·
Registered
Joined
·
11,643 Posts
CEO answers to the board of directors and indirectly the shareholders. ...
I wanted to pull that simple piece out of your comment: CEOs and Board answer to the shareholders. They have a fiduciary duty to the shareholders. Not the employees, not the consumers. They need to maximize profits. So, oil companies take advantage of oil shortages to raise gas prices. Auto manufacturers choose to raise prices because they can. Auto manufacturers decide the market for CCLB and ECLB trucks is so small, they are better to ignore that market.
 

·
Premium Member
Joined
·
1,552 Posts
I'm not so much referring to people who started their own business. That's a different issue. I'm referring to the "next in line" CEOs who are in a company that they had nothing to do with the success of other than being a caretaker after it's already up and running.

Say a current CEO at Verizon, or Mary Barra, or something like that. She didn't start GM, she's a caretaker who got to her position because she knew the right people and made the right friends along the way of her career with people who could help her continue to rise on the corporate ladder. I guarantee you there are 100 (maybe 1000) people in GM who could do the job better than she does, but will never have the opportunity because they weren't in the "right" clique.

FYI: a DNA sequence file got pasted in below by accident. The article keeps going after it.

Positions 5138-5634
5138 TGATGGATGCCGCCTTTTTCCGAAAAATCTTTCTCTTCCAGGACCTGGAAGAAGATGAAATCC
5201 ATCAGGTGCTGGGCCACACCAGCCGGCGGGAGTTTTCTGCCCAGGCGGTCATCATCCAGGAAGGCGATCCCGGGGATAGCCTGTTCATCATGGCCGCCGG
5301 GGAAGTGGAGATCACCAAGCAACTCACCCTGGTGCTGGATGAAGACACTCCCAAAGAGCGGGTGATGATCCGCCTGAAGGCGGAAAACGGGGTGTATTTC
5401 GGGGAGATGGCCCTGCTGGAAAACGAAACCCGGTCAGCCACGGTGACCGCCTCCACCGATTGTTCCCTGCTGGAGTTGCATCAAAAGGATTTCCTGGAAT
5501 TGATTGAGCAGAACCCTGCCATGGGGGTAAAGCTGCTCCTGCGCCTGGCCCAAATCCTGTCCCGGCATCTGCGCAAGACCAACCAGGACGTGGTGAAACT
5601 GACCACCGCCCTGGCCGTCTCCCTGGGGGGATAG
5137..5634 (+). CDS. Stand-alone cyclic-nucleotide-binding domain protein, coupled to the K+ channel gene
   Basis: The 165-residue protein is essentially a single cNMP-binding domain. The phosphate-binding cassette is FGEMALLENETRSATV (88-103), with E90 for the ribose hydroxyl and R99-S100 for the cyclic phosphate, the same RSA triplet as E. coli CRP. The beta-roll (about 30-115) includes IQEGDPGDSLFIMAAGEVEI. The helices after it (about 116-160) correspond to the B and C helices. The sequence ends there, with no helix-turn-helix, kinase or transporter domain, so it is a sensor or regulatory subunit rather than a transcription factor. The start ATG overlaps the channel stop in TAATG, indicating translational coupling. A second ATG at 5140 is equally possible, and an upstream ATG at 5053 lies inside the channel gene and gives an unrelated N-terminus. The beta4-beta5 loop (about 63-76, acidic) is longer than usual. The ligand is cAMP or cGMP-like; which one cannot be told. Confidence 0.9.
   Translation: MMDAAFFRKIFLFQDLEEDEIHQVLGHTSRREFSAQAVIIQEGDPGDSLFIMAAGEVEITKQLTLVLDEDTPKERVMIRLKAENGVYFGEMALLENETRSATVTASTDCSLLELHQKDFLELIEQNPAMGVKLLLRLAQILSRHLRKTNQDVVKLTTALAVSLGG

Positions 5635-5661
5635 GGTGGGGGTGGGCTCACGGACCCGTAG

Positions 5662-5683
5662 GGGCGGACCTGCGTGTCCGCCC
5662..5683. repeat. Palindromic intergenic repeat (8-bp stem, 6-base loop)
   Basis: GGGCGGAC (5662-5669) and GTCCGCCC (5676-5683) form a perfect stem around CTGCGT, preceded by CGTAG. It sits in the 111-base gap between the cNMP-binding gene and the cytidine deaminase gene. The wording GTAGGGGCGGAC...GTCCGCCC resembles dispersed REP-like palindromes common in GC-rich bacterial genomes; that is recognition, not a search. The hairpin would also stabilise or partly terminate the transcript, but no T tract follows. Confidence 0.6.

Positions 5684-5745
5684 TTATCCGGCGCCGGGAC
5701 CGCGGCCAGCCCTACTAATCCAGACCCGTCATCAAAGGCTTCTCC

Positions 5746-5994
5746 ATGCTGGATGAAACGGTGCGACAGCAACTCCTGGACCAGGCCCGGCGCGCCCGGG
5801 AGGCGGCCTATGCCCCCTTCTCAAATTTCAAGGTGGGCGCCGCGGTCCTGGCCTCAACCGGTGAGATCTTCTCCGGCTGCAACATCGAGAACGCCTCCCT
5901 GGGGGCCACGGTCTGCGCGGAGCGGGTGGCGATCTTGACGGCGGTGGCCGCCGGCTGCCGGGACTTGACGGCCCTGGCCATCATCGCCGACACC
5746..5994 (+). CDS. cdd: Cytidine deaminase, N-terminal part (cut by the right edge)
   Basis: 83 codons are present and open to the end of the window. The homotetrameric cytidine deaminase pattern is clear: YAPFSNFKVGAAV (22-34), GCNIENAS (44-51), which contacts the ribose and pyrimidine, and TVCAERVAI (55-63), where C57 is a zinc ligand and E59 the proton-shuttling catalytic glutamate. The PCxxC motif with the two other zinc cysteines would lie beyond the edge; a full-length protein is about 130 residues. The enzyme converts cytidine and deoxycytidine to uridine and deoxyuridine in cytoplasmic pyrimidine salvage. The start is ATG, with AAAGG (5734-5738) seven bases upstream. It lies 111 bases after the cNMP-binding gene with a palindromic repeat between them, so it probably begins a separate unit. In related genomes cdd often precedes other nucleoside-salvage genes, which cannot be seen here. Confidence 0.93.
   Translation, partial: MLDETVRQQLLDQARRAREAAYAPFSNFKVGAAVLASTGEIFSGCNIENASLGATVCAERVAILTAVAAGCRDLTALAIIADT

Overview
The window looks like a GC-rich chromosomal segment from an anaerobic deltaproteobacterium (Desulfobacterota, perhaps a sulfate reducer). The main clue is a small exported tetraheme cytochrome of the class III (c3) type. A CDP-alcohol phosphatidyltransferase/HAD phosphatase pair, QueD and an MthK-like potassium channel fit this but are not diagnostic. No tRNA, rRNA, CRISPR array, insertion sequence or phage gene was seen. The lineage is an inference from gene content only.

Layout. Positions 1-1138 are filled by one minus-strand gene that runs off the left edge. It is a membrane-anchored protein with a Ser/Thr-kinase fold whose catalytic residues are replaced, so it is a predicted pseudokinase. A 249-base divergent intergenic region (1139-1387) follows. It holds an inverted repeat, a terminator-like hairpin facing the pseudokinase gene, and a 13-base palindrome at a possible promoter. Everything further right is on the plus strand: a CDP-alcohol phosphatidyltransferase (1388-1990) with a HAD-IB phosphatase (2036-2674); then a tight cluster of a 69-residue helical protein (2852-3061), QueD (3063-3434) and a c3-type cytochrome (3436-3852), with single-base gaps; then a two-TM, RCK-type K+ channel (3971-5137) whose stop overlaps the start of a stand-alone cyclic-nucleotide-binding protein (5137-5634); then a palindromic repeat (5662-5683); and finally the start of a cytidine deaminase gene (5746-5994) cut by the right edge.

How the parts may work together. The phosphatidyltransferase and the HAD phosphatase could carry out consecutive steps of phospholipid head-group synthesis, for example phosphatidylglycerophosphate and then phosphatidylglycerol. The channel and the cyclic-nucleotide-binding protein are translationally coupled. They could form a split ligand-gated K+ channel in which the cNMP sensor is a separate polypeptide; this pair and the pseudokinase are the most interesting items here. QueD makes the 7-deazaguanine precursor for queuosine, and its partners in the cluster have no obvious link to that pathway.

The compensation and ultimate severance packages for high up company executives is something that gets me so riled up I try to ignore it to reduce my stress level LOL. Yes, many work very hard, but the level of their compensation relative to the median pay of all their employees is obscene.

What helps maintain it is the incestuous relationship on the boards and committees that determine salaries combined with their inflated egos and distorted views of their self worth. It is disgusting. This costs everyone who is a shareholder directly or indirectly which means most of the middle class population.

This is bad for employee morale, and bad for adding legitimate ammunition to the left on capitalism gone bad.

Back OT my insurance company listed as one reason for rate increases, the necessity to provide longer term rental cars to policy holders waiting for parts to repair their primary vehicle.
 
41 - 52 of 52 Posts
Top